plot_cases = cases[plot_start_date:plot_end_date].diff().dropna()
ax.plot(plot_cases, 'o', color='C1', alpha=0.2)
# plot smoothed line
daily, diffsmooth1, diffsmooth2 = ov.compute_daily_change(cases)
diffsmooth2[0][plot_start_date:plot_end_date].plot(ax=ax, linewidth=4, color='C1')
ax.legend([f"{region} daily new cases", "smoothed"], loc='upper left')
ax.set_xlim(left=plot_start_date, right=plot_end_date)
# plot holidays
begin, end = holidays.loc[region]
ax.axvspan(begin, end, facecolor='#2ca02c', alpha=0.3)
ax.tick_params(left=True, right=True, labelleft=True, labelright=True)
ax.yaxis.set_ticks_position('both')
if i == 100:
ax.tick_params(top=True, labeltop=True)
ax.xaxis.set_ticks_position('both')
ax.xaxis.set_label_position('top')
if i == 15: # add overview plot for Germany
ax = axes[16]
region = "Deutschland (Germany)"
cases, deaths = ov.get_country_data("Germany")
daily, diffsmooth1, diffsmooth2 = ov.compute_daily_change(cases)
cases[plot_start_date:plot_end_date].diff().plot(ax=ax, style='ob', alpha=0.2)
diffsmooth2[0][plot_start_date:plot_end_date].plot(ax=ax, linewidth=4, color='C1')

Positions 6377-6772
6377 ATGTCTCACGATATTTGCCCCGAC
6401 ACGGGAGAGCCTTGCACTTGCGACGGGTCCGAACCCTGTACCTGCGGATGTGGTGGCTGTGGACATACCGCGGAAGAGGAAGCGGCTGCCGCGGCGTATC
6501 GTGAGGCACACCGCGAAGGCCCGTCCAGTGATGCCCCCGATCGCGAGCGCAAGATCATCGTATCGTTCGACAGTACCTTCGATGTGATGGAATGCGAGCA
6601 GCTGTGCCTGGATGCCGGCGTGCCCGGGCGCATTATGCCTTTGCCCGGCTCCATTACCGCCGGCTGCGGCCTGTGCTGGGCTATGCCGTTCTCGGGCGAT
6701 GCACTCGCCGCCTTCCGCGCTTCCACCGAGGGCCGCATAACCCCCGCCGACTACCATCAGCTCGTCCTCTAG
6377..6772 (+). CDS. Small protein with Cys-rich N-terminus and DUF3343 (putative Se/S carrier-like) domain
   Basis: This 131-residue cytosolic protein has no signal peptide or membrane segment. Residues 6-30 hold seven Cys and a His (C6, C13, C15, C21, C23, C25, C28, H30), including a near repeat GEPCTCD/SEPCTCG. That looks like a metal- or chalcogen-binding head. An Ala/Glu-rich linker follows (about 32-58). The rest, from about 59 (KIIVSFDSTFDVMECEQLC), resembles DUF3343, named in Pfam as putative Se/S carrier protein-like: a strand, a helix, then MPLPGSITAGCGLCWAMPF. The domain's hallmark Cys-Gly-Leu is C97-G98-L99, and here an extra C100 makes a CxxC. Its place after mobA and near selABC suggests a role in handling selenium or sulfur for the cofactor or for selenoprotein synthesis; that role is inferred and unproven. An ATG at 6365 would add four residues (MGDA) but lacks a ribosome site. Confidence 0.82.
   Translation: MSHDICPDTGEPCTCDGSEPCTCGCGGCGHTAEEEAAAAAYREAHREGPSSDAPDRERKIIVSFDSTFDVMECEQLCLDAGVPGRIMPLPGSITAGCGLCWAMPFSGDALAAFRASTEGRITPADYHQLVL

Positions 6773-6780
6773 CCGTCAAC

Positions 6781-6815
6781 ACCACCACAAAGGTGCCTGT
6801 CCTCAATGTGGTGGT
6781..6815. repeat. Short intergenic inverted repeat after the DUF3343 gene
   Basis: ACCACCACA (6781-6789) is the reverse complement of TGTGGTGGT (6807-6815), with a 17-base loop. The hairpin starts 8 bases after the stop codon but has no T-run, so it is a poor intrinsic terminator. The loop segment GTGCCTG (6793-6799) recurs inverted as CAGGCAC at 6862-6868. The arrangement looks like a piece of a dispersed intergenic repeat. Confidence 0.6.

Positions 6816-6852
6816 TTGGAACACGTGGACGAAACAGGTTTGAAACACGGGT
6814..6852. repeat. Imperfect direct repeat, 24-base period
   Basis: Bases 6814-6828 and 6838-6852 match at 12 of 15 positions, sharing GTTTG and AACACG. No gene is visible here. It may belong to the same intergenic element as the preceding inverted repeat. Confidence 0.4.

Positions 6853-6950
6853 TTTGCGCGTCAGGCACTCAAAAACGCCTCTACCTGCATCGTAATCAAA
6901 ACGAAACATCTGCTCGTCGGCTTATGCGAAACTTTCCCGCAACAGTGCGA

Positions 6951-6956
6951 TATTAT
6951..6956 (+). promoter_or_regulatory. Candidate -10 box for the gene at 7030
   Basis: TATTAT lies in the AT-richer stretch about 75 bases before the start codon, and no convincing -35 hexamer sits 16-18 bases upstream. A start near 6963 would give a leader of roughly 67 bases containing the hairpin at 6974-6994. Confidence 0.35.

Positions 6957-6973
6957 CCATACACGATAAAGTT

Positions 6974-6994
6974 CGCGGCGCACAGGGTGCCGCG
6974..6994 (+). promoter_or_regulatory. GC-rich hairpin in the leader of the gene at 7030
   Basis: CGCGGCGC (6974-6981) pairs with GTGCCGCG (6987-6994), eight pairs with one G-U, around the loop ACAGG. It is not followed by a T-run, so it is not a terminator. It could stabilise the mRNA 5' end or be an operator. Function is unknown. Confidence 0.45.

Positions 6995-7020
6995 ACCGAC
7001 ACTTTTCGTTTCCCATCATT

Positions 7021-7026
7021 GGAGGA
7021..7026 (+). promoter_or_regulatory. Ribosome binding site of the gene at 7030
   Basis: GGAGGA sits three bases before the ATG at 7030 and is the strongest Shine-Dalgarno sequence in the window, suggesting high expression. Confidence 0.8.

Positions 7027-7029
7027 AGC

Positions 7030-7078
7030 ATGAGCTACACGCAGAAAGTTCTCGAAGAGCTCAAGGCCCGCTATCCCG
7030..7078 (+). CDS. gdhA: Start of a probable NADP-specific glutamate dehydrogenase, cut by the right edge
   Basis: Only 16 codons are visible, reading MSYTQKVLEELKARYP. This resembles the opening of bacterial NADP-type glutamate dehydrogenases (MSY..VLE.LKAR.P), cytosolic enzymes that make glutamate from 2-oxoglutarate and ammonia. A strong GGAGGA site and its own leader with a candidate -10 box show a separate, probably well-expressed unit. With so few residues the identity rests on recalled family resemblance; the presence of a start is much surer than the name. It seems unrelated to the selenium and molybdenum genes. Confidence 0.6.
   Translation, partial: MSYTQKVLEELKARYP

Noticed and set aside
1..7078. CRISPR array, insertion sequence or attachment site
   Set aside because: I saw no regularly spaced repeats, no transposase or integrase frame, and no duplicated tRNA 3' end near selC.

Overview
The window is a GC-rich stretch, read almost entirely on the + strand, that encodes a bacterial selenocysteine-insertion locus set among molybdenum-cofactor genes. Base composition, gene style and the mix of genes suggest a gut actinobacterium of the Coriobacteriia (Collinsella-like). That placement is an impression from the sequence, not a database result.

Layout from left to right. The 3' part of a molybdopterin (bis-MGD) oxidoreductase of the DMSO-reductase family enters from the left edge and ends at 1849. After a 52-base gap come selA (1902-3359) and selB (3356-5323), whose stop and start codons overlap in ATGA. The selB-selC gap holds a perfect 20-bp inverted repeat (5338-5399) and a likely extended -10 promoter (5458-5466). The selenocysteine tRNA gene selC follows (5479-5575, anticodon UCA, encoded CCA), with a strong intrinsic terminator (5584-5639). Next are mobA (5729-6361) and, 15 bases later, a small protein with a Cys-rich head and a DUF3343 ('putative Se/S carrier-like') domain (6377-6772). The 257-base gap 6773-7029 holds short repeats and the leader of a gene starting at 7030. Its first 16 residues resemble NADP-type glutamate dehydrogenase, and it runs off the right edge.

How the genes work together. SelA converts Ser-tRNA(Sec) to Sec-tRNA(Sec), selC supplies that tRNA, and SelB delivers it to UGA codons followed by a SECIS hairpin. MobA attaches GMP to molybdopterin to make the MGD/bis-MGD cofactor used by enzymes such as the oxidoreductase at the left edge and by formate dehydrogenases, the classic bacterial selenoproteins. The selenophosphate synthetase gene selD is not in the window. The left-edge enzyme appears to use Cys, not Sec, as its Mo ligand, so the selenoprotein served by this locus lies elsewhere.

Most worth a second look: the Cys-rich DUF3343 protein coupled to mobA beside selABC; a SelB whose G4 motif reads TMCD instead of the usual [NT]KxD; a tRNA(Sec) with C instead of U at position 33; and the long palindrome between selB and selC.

ax.legend([f"{region} daily new cases", "smoothed"], loc='upper left')
ax.set_xlim(left=plot_start_date, right=plot_end_date)
# plot holidays, combining the holiday season into one interval
begin = holidays.begin.min()
end = holidays.end.max()
ax.axvspan(begin, end, facecolor='#2ca02c', alpha=0.3);
ax.tick_params(left=True, right=True, labelleft=True, labelright=True)
ax.yaxis.set_ticks_position('both')
fig.autofmt_xdate() # minor plotting improvements
axes[0].tick_params(top=True, labeltop=True)
# fig.savefig('2020-are-summer-holidays-triggering-rising-cases-plot-cases.pdf')
```

The dots show the number of new infections per day. The line is a smoothed average to make it easier to identify trends. The question is if the blue line starts to grow, and if this is primarily the case during the school holidays.

The last plot at the bottom (which shows accumulated data for Germany) shows this increasing trend from middle of July onwards.

## Plot 2: R-value per Bundesland, together with summer holiday period¶